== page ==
The gender bias in STEM is still quite pronounced. This gap is virtually non-existent at high school but then gradually increases from undergraduate degree level to post-graduate research to senior academic research positions. The higher you go, the fewer women you find. I think this loss of women in STEM can be tackled in a number of key ways. First and foremost, we need to be recognizing and promoting positive female role models in science. There also need to be more allies (male and female) in helping reduce this bias, more grassroots initiatives and mentoring programs, and more practical support for women in the lab, such as flexible working hours and child care. Calling out everyday sexism is also important. It’s 2015, but poor gender stereotypes still persist. I’d also be really interested to see where these women are going — are they leaving science altogether or just academia? In science publishing, this gender bias doesn’t seem to exist and there are many women in senior positions, many of whom have backgrounds in scientific research.

Who are the top three people in STEM who inspire you?

First would be Huda Zoghbi, for her pioneering work on Rett syndrome, a rare genetic neurological disorder, which almost exclusively affects females. Early in Zoghbi’s career, her colleagues, peers and funders were not encouraging about her research into Rett syndrome. As a rare disorder, it was difficult to determine if it had a genetic component, as there were so few patients and families available for study. However, Zoghbi quietly continued with inspiring determination, leading to the important discovery that Rett syndrome caused by mutations in the gene MECP2.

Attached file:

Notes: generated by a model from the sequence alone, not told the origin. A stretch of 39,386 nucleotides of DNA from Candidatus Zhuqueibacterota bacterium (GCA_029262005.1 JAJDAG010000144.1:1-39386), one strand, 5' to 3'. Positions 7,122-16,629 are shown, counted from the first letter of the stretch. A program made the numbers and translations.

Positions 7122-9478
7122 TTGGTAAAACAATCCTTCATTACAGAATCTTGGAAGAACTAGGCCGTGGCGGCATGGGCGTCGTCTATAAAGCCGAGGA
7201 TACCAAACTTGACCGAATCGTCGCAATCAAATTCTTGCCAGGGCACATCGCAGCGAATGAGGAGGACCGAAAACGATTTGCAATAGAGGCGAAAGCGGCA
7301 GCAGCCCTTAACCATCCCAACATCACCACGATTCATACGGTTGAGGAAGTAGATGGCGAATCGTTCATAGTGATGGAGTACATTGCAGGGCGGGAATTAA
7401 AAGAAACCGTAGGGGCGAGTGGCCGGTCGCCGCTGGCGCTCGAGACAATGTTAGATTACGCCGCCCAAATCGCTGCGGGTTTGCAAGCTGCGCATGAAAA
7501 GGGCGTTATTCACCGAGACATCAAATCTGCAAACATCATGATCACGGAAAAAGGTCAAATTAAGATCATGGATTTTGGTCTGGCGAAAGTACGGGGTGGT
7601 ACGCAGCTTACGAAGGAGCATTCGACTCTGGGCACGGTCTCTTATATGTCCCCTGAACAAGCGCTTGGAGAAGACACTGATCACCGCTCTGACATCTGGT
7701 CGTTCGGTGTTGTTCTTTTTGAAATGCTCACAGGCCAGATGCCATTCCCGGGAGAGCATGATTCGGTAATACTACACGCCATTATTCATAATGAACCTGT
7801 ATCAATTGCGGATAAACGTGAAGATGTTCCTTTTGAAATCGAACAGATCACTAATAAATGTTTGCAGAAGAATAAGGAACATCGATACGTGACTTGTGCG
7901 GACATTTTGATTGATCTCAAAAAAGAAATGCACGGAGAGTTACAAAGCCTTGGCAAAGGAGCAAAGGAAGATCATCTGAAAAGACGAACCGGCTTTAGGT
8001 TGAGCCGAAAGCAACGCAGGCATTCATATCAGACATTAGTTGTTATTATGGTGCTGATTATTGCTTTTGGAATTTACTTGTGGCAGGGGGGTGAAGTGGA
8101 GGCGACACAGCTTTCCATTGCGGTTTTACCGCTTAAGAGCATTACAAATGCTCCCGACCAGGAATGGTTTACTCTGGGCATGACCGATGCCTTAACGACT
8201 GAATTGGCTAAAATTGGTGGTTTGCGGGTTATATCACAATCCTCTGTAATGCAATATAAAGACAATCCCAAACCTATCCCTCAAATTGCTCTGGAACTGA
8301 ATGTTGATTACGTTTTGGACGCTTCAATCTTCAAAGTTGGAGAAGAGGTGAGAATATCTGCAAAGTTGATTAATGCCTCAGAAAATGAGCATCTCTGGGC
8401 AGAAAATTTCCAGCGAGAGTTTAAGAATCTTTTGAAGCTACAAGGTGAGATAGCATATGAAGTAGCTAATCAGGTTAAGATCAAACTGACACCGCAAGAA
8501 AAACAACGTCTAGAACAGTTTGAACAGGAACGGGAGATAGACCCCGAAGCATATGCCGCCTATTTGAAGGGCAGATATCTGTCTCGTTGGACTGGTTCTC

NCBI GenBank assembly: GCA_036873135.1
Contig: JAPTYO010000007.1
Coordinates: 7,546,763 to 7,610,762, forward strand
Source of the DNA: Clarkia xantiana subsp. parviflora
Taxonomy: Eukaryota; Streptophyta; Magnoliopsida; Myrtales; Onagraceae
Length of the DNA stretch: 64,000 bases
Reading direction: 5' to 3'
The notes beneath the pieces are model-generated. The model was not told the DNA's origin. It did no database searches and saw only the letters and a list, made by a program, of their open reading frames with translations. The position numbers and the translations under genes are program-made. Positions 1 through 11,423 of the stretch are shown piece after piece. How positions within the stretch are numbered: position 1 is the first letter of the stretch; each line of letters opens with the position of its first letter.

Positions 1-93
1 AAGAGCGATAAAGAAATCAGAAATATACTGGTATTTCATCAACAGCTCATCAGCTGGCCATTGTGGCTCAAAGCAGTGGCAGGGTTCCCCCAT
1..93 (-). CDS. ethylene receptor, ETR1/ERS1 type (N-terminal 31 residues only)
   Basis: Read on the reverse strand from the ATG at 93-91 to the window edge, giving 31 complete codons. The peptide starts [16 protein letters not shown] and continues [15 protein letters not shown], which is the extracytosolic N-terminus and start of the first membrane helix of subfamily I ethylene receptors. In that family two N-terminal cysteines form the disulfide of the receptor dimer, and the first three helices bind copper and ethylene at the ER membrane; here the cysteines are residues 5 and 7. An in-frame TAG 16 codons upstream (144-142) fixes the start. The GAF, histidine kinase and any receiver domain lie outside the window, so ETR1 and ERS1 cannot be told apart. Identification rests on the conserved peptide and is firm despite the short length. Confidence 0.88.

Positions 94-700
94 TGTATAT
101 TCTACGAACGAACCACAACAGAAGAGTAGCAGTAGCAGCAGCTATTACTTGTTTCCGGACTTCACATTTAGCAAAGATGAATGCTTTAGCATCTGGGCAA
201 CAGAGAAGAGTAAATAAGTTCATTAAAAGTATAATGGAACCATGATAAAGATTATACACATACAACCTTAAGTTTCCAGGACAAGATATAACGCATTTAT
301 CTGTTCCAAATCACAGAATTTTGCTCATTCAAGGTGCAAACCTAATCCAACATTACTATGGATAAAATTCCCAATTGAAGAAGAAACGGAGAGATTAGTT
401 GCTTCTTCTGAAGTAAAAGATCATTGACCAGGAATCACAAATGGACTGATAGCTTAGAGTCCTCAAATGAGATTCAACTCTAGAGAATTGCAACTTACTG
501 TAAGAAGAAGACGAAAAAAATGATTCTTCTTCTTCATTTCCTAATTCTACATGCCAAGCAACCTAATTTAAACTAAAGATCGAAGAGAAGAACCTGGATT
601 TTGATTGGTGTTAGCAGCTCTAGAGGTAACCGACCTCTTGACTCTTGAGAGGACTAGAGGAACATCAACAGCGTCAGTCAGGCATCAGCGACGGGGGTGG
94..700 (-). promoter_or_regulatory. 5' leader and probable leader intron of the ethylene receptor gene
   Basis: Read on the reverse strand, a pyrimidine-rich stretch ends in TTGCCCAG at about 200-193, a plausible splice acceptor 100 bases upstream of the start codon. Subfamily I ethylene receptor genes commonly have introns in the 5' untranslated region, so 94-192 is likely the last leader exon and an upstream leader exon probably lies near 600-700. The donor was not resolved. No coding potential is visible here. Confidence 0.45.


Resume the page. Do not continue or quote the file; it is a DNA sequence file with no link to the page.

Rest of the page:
Then, I’d have to say Erin McKiernan, for her commendable efforts in waving the flag for open access and open science. As a researcher herself, she works hard to promote the benefits of being open, demonstrating how this can be done in her own research and addressing bad practices.

Then, last but not least, Jonathan Eisen, an evolutionary biologist, for his efforts in promoting open access and his fearless approach in calling out gender bias in STEM.

What advice would you give to a young biologist?

The best advice I could give is to keep following your interests and forge your own path, remembering that there are routes you can follow within biology that are outside of academia. Science publishing is one of many routes you can take that allow you to stay involved with science, build on your knowledge and contribute to advances. My fellow biologists have embarked on a range of careers, from science policy to communication to funding to outreach, even getting involved in a bit of science comedy (not, an oxymoron, honest…). So, as a young biologist, learn about the range of options open to you, whether that’s in or out of the lab.

What would your Plan B career be?

I would have loved to have been a professional cellist. The cello has such dark and majestic tones and is by far my favourite of the strings. Unfortunately, my cello is gathering dust in my shed at the moment so I’m a tad rusty!

Any views or opinions expressed here do not necessarily represent that of BioMed Central.

Find more interviews here.